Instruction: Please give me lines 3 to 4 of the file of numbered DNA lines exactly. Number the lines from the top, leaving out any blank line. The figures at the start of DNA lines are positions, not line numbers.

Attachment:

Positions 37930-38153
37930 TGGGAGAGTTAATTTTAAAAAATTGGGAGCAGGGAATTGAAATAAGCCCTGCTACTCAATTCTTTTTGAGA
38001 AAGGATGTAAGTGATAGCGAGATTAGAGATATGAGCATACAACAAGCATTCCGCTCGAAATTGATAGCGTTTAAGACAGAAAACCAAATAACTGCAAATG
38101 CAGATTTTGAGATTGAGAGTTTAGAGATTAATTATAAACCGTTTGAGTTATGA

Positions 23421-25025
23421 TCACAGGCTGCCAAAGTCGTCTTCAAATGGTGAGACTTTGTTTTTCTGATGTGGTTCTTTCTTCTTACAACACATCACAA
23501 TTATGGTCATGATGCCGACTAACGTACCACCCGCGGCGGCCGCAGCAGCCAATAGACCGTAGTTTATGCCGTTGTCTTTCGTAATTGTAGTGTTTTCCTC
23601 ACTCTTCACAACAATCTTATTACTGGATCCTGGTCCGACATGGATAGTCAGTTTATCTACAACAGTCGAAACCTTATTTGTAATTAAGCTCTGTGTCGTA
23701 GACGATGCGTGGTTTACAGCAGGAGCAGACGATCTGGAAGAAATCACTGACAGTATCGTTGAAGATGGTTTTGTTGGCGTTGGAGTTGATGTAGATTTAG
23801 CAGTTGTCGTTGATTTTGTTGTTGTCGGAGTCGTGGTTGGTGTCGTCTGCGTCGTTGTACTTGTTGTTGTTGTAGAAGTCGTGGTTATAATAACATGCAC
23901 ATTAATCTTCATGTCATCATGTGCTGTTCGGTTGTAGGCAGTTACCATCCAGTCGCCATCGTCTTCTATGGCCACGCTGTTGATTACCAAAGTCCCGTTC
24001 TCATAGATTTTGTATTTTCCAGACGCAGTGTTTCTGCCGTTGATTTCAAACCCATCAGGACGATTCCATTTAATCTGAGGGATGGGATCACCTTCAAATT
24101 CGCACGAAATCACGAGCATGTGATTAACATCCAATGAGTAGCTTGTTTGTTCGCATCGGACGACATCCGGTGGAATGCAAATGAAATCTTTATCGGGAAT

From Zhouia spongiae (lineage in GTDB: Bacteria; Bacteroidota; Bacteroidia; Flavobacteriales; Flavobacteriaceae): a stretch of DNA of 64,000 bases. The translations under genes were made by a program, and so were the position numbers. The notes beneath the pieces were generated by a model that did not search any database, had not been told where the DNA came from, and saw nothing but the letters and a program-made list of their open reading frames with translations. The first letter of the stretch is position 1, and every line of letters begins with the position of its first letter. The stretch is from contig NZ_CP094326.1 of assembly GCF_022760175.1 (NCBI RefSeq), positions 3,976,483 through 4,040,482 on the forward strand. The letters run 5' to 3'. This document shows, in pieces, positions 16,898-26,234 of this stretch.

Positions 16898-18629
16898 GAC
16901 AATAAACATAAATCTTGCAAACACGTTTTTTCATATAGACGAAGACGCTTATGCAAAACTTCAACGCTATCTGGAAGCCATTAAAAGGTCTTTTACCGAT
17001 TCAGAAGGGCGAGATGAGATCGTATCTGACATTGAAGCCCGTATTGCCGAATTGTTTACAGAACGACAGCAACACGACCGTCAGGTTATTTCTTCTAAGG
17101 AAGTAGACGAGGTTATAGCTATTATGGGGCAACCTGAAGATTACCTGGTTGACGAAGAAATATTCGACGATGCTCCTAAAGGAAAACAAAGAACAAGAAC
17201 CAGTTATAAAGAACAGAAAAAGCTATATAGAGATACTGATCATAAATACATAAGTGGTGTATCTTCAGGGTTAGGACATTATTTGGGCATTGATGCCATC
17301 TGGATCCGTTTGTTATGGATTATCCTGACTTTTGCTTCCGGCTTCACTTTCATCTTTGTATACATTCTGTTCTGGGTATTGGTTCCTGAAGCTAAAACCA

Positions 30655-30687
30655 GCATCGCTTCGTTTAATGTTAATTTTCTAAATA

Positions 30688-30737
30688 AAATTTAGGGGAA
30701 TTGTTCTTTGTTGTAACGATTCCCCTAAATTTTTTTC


38001 AAGGATGTAAGTGATAGCGAGATTAGAGATATGAGCATACAACAAGCATTCCGCTCGAAATTGATAGCGTTTAAGACAGAAAACCAAATAACTGCAAATG
38101 CAGATTTTGAGATTGAGAGTTTAGAGATTAATTATAAACCGTTTGAGTTATGA